Obedient Heretics: Mennonite Identities in Lutheran Hamburg and Altona During the Confessional Age, 1st Edition (Hardback) book cover

Obedient Heretics

Mennonite Identities in Lutheran Hamburg and Altona During the Confessional Age, 1st Edition

By Michael D. Driedger


224 pages

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Hardback: 9780754602927
pub: 2002-01-10
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This case study examines the history of the Netherlandic Mennonite community living in and around Hamburg after the Thirty Years War. Based on detailed archival research, it expands the scope of Radical Reformation studies to include the confessional age (c. 1550-1750). During this period Mennonites had to conform politically while trying to preserve many of the nonconformist ideals of their forebears, such as the refusal to baptize children, bear arms and swear solemn oaths. The research presented in Obedient Heretics will, therefore, be of interest to scholars of minority communities in addition to those concerned with the Reformation's legacy, confessionalization and confessional identity.


'Readers will find a mine of information in Obedient Heretics… Driedger's book invites discussion and debate. HIs meticulous scholarship and even-handed interpretation reveal him to be a scholar par excellence. Mennonites are fortunate to have such talent and dedication interested in their history.' The Conral Grebel Review '… solidly founded on an exhaustive and careful analysis of the abundant archival resources in Germany and the Netherlands… in addition this learned study also offers a new model for the historical analysis of the socioreligious life of Mennonites (and other religious minorities) in the post-Reformation era, superseding the older historiographical tradition.' The Mennonite Quarterly Review '… a useful contribution ot Mennonite history and to the study of post-Reformation Europe.' Sixteenth Century Journal 'Based on impressive archival research, Obedient Heretics sheds new light on important details about Mennonites in northern Europe and also brings to the surface older material that has long since been lost to English-language historiography.' The Mennonite Quarterly Review '… a valuable contribution both to the study of early modern confessionalization and to the history of the Anabaptist movement after the end of its initial radical phase… provides a fascinating picture of the unfolding of a confessionalization process that was not in any immediate sense linked with government authority.' German History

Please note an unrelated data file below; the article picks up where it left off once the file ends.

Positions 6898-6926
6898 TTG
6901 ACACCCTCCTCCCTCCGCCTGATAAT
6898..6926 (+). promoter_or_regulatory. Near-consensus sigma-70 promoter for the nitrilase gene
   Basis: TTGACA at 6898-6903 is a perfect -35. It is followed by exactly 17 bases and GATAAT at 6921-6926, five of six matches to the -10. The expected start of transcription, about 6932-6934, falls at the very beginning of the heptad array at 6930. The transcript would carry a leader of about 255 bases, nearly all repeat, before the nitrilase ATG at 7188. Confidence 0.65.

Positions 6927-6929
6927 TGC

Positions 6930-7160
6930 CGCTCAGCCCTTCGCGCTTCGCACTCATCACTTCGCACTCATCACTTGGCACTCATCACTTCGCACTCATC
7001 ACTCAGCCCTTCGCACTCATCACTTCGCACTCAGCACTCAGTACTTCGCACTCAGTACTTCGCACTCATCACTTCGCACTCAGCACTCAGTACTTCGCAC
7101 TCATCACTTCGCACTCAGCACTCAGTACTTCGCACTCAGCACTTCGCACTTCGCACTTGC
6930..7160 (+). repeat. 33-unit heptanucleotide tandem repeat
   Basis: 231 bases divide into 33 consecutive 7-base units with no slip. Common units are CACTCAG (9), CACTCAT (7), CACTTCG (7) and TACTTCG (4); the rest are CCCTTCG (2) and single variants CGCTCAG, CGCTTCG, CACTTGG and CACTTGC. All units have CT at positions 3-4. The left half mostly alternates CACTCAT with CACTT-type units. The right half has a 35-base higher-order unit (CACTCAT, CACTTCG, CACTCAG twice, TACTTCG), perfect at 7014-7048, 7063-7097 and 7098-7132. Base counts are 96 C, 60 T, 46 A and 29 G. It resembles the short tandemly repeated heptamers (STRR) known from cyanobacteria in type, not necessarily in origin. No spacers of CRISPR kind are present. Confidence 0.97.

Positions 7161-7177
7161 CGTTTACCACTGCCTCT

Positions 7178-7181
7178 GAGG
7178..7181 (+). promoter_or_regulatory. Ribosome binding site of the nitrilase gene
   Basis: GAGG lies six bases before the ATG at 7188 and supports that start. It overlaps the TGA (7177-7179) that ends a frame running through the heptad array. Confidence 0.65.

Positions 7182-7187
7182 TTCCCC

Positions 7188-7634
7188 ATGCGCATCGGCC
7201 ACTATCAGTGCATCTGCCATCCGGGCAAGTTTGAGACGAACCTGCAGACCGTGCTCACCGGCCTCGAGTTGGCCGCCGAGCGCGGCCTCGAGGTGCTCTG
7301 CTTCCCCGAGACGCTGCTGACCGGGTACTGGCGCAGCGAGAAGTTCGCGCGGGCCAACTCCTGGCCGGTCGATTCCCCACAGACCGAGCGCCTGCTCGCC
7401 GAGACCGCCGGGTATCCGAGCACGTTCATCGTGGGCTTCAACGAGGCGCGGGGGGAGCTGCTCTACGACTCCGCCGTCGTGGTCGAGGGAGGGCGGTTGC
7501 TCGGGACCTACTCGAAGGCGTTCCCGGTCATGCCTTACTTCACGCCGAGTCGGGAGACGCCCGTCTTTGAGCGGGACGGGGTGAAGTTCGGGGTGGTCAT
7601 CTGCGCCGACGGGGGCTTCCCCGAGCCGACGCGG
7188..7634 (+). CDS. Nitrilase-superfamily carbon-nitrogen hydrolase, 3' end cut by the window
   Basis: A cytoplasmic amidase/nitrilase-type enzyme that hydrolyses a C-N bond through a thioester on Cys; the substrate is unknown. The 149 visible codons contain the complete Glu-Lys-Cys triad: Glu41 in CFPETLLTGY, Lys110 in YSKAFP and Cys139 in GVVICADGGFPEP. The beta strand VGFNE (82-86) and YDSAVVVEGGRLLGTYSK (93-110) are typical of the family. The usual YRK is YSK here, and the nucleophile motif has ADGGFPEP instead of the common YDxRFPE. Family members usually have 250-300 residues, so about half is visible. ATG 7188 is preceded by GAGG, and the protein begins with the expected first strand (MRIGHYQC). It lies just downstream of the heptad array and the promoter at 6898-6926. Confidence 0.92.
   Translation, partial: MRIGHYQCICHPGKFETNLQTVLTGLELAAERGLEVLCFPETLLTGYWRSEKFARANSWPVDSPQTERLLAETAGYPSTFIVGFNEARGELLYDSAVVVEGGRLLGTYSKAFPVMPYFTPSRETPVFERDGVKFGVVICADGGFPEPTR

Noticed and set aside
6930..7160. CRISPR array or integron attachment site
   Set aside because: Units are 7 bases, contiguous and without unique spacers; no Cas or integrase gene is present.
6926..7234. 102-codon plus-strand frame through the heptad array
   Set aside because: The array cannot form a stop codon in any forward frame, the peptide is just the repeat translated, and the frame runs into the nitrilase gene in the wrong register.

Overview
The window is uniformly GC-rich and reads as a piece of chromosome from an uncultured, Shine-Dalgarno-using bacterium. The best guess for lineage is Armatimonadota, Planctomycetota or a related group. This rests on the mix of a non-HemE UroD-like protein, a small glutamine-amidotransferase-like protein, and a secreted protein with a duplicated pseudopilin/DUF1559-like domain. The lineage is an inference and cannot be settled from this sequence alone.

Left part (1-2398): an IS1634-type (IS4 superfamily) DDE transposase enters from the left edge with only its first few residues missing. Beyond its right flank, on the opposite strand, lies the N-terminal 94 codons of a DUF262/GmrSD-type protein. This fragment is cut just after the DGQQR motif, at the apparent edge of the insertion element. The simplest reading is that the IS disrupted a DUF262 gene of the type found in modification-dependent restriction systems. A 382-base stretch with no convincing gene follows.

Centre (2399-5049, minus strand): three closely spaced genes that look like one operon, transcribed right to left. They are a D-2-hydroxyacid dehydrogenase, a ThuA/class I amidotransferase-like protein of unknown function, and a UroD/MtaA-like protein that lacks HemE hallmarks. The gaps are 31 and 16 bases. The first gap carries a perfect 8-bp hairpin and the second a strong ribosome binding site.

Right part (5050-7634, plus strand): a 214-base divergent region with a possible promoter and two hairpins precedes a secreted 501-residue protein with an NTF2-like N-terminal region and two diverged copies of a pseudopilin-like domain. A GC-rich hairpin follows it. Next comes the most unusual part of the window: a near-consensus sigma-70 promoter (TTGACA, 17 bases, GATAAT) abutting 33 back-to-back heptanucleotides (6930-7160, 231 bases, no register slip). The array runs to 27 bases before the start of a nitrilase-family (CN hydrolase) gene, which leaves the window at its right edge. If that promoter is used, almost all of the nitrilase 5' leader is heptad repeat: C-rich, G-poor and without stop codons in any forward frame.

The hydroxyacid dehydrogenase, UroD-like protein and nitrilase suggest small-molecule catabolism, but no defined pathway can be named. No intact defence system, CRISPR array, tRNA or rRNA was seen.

Table of Contents

Contents: Preface; Introduction; Confessional migration: the dispersion of Anabaptists to Northern Germany; The short-lived ceremonialism of the Dompelaars; The confessionalist strategy of Flemish leaders; Mennonite confessionalization and beyond: polemics and the articulation of a conformist ideology; A conformist brand of nonresistance: controversies and silences; The nonswearing of solemn oaths: official accounts versus everyday behaviours; Mixed marriages and social change; Conclusion; Appendices; Bibliography; Index.

About the Series

St Andrews Studies in Reformation History

With the publication of its 100th book in 2012, the St Andrews Studies in Reformation Studies series celebrated an impressive publishing achievement. Since its establishment in 1995 the series has consistently offered high-quality, innovative and thought-provoking research in the field of early modern religious history. By encouraging authors to adopt a broad and inclusive interpretation of ’Reformation’, the resultant publications have done much to help shape current interdisciplinary interpretations of early-modern religion, expanding attention far beyond narrow theological concerns. Each title within the series has added to a body of international research showing how the ripples of the Reformation spread to virtually every corner of European society, both Protestant and Catholic, and often beyond. From family life, education, literature, music, art and philosophy, to political theory, international relations, economics, colonial ventures, science and military matters, there were few aspects of life that remained untouched in some way by the spirit of religious reform. As well as widening conceptions of the Reformation, the series has for the last fifteen years provided a publishing outlet for work, much of it by new and up-and-coming scholars who might otherwise have struggled to find an international platform for their work. Alongside these monographs, a complementary selection of edited volumes, critical editions of important primary sources, bibliographical studies and new translations of influential Reformation works previously unavailable to English speaking scholars, adds further depth to the topic. By offering this rich mix of approaches and topics, the St Andrews series continues to offer scholars an unparalleled platform for the publication of international scholarship in a dynamic and often controversial area of historical study.

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Subject Categories

BISAC Subject Codes/Headings:
HISTORY / General